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Traditional cannabis extracts are available in Canada

The Cannabis Act became law in October 2018. A year later, in October 2019 cannabis extracts and vaping products were legalized for sale in Canada.

The Cannabis Act became law in October 2018. A year later, in October 2019 cannabis extracts and vaping products were legalized for sale in Canada.

When discussing extracts, much attention has focussed on products associated with vapes and vape cartridges.

Also, bubble hash, rosin, wax and live resin are popular with modern cannabis users.    

But traditional extracts are also accessible in the legal Canadian cannabis market – these products date to the medieval era and much earlier and don’t require cartridges, vape pens, batteries or specialized water pipes – otherwise known as rigs.

Moreover, there’s no worries about the presence of MCT (Medium-chain Triglycerides used for carrier oils) or vitamin E acetate in these time-honoured commodities, unlike some of the contemporary vape and cannabis oils.    

Extracts by historical definition include kief and hashish. Ancient texts beginning in the 1300s referred to hashish as the “little dust coloured one,” (Franz Rosenthal, The Herb – Hashish verses Medieval Muslim Society, 1971).   

In North Africa, kief was cultivated at high elevations in the Morrocan Rif Mountains.

Kief was prepared by stripping the leaves off female cannabis plants, removing the floral clusters from the stems, eliminating the seeds and stems then chopping the flowers with knives into powder – later to be sifted for impurities.

By tradition, kief was smoked in a wooden pipe known as a sebsi, or in a brass water pipe.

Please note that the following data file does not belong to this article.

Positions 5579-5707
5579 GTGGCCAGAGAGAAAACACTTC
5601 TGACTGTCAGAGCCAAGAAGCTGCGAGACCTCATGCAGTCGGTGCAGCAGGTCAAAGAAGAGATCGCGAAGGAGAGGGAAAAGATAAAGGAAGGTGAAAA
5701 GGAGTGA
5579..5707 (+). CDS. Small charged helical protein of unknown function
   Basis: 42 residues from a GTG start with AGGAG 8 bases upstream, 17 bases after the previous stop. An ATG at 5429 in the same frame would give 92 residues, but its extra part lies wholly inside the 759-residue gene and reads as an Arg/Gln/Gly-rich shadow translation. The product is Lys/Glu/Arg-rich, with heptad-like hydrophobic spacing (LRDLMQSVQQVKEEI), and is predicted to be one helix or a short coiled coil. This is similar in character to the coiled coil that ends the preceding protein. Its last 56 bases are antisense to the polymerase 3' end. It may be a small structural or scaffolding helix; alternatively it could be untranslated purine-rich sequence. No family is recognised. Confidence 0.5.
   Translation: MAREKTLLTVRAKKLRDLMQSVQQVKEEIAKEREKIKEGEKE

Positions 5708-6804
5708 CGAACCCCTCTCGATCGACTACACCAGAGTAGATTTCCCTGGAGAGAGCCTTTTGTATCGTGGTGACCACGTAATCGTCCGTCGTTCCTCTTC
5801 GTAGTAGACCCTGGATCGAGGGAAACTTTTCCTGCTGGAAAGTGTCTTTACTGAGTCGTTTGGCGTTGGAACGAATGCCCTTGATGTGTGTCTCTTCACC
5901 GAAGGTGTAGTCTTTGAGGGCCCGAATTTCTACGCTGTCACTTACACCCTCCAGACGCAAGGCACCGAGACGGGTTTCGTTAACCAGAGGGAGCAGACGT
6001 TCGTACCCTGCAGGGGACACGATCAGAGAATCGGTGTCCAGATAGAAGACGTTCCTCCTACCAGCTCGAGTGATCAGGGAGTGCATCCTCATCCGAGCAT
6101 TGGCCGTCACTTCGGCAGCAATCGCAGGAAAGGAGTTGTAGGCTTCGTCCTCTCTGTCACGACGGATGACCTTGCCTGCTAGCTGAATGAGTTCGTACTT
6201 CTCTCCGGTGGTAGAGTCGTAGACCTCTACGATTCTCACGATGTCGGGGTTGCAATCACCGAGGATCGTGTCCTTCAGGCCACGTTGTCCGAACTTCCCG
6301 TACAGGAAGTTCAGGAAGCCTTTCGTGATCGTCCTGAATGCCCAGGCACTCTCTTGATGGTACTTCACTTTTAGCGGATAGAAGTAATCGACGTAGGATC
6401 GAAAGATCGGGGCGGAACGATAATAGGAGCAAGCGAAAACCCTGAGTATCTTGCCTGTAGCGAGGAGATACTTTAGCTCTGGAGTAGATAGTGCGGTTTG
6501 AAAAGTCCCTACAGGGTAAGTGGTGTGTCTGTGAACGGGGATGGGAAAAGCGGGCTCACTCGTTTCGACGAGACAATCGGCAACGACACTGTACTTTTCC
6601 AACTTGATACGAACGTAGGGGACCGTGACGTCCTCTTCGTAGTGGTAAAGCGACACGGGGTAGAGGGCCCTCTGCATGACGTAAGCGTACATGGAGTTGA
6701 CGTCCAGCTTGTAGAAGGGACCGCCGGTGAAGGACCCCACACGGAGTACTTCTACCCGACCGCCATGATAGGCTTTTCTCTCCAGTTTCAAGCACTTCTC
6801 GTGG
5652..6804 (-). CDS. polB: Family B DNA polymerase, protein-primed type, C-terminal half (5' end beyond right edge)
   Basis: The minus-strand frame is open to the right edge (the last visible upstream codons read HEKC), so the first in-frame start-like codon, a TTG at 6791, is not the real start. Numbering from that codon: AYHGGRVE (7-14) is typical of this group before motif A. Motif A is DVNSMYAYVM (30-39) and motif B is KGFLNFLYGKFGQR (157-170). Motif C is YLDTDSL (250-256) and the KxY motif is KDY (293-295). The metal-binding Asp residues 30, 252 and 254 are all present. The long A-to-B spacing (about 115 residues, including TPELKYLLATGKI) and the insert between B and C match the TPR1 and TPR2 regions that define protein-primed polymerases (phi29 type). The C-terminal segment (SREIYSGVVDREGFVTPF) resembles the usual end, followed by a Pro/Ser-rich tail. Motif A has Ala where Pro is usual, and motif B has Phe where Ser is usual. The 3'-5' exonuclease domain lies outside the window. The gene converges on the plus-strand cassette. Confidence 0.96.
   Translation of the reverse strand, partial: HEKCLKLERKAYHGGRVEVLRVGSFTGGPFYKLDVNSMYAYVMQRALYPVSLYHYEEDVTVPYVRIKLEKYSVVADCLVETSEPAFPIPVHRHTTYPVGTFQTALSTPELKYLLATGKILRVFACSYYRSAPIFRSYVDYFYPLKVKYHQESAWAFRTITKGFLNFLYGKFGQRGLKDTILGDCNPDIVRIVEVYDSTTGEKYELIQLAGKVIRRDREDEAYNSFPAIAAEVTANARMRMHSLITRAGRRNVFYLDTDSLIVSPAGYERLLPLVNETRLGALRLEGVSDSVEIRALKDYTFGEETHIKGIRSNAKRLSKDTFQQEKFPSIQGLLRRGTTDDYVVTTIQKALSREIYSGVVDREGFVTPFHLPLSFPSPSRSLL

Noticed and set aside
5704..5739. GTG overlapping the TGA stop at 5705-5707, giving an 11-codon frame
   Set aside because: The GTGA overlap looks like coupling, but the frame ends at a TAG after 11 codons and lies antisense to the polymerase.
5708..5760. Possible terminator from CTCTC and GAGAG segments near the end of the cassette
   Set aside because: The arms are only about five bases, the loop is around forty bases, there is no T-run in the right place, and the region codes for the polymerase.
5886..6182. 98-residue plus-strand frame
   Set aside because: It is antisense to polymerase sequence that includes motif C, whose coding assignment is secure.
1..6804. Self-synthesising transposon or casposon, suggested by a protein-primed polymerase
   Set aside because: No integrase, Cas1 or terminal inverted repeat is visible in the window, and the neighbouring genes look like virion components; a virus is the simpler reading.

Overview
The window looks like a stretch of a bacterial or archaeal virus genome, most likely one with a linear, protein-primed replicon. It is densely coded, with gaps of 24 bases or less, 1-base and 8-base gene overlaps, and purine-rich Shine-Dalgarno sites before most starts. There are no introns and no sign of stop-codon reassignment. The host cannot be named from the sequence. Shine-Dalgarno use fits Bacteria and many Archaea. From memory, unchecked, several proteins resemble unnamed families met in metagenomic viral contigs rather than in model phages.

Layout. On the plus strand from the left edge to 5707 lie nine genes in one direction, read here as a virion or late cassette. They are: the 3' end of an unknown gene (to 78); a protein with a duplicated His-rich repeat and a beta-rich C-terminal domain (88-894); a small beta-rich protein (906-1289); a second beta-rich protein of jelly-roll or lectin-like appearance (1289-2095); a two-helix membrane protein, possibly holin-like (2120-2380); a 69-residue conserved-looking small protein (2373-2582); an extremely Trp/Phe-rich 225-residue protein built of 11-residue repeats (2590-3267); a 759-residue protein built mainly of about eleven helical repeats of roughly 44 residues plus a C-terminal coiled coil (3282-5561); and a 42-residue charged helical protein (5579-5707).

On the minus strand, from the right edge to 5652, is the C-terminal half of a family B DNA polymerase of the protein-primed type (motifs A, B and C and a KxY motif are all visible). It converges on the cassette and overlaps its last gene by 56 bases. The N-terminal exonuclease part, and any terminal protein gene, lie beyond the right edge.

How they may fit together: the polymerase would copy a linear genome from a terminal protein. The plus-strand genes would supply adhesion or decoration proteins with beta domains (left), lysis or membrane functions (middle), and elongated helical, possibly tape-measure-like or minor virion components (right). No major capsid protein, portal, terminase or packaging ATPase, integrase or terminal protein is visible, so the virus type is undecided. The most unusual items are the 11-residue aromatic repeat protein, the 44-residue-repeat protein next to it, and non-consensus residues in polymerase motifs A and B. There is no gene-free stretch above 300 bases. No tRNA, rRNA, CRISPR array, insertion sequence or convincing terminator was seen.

Canna Farms in Hope BC produced a style of kief which is similar to the products enjoyed for hundreds of years in North Africa, the Middle East, India and Central Asia.

The kief from Canna Farms is created from an all-natural extraction process intended to capture the rosin glands containing the plant’s terpenes and cannabinoids. Also, a sifting process is used during production to ensure quality.

After Napoleon led the French campaign in Egypt and Syria from 1798 to 1801, the soldiers returned to France with hashish inside their soldiering kits. Consequently, hashish became a popular item in France by the 1840s and was available in Parisian pharmacies.

Hashish production throughout history has incorporated varied customs, but often kief or buds are shaken onto silk screens, dropped onto clean flat surfaces below then scraped and rolled together. 

Well known French writers of the time such as Gerard de Nerval, Theophile Gautier and Charles Baudelaire were members of the Club des Hashischins (Hash Eater’s Club), active from 1844-1849.       

The Toronto-based company say their hashish is handcrafted with kief obtained from high-quality flowers

Both of the described products with unique historical connections are available in many of Saskatchewan's recreational cannabis dispensaries. 

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